The Mexican Peace Caravan that crossed the United States last summer was bracketed between elections. It began in Tijuana, just six weeks after Mexico’s July presidential election, and concluded in Washington just six weeks before Obama’s re-election. Now, as 2013 is dawning, Mexicans can begin to see the outlines and true colors of their return to PRI rule.

On Dec. 1, in the final act of his blood-drenched presidency, Felipe Calderón passed his tri-color sash to incoming PRI strong-man, and now President, Enrique Peña Nieto. The handover was backlit by protest and chilled by concerns about what it means to hand Mexico’s executive branch back to a party that, until 2000, had absolutely controlled — and corrupted — the nation during 71 years of unbroken one-party rule.

Of course, millions of Mexicans voted for Peña Nieto last July. Some undoubtedly yearn for the peace and security they associate with the earlier era of PRI domination. To suppose that restoring the PRI’s power might facilitate clandestine contact with major drug trafficking organizations is not unreasonable. In decades past, such ties have reportedly allowed PRI operators to communicate with, take bribes from, and exert significant influence on major drug trafficking organizations. The current vision is of a restored pax mafiosa that could reset or even free the country entirely from the disastrously aggressive drug war policies of outgoing President Calderón.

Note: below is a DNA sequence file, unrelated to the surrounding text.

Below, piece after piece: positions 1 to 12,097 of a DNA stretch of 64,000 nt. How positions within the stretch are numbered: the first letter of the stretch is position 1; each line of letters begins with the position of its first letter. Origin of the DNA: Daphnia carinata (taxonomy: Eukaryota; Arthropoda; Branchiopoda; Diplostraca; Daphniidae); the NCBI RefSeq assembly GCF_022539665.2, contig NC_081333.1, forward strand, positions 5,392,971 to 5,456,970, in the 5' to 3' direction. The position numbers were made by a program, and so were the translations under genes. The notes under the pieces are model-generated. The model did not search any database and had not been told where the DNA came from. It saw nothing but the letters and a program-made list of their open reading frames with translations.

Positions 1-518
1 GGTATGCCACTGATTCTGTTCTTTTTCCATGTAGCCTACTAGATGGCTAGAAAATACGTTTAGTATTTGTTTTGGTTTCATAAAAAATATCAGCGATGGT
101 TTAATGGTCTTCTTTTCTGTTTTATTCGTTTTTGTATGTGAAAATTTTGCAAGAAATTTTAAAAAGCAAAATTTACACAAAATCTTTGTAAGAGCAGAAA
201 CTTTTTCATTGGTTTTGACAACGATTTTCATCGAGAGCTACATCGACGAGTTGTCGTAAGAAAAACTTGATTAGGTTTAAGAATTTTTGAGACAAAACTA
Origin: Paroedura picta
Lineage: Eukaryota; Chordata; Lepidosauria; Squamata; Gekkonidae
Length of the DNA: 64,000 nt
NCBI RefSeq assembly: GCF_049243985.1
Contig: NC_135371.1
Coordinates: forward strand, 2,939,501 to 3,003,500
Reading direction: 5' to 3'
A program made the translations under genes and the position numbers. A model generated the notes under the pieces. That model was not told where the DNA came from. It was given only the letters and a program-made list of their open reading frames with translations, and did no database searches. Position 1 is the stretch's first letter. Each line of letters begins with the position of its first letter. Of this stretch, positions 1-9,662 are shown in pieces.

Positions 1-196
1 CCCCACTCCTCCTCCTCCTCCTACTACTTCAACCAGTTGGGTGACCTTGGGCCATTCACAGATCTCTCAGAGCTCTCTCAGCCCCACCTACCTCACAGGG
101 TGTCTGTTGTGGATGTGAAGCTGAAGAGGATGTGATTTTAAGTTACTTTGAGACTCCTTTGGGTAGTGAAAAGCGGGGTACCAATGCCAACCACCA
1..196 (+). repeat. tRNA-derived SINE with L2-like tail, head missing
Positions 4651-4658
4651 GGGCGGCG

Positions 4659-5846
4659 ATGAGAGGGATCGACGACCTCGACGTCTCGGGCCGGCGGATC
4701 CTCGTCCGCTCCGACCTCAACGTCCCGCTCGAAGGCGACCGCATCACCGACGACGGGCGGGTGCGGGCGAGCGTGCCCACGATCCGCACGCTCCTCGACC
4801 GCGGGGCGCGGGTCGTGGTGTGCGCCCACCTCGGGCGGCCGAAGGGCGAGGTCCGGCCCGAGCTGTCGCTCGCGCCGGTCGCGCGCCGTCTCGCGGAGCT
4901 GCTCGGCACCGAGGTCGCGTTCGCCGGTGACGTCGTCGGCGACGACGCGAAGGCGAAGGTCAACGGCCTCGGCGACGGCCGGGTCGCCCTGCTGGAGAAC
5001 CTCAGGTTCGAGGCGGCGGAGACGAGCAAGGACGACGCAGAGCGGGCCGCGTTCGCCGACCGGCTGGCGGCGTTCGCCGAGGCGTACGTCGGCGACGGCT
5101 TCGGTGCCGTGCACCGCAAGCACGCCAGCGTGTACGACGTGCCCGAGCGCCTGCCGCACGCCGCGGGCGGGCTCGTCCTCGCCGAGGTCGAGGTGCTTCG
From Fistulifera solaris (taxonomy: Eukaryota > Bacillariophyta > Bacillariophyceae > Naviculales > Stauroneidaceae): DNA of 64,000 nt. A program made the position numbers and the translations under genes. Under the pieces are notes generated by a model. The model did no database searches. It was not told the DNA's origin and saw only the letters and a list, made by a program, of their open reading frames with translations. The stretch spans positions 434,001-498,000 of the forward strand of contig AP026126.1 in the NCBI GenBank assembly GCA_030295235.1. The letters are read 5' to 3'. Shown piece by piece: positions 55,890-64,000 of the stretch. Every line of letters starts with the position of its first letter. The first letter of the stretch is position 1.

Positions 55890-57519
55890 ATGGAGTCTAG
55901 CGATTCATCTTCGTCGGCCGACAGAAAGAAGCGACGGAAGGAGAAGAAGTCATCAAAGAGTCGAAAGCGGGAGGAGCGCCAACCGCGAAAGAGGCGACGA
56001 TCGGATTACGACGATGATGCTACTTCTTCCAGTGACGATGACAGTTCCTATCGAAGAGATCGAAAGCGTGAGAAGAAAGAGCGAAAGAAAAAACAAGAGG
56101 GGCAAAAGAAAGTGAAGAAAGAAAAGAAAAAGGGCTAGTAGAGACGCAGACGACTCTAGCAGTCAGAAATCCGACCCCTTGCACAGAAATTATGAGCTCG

Few say so publically, but whispers that Peña Nieto should somehow reach out to the drug bosses are widespread. Peña Nieto decried this notion in a New York Times op-ed the day after the election, but speculation continues about the possibility of a pact that could effectively legalize the wealth of the big traffickers in exchange for peace and their eventual conversion to legal enterprise. Such an amnesty brought the Kennedys and countless other American families back into the fold after U.S. alcohol prohibition was lifted in 1933. More recently, large drug syndicates in South East Asia’s golden triangle have paid steep one-time taxes to repatriate capital into the legal economy as part of a broader deal aimed at ending their participation in the drug trade.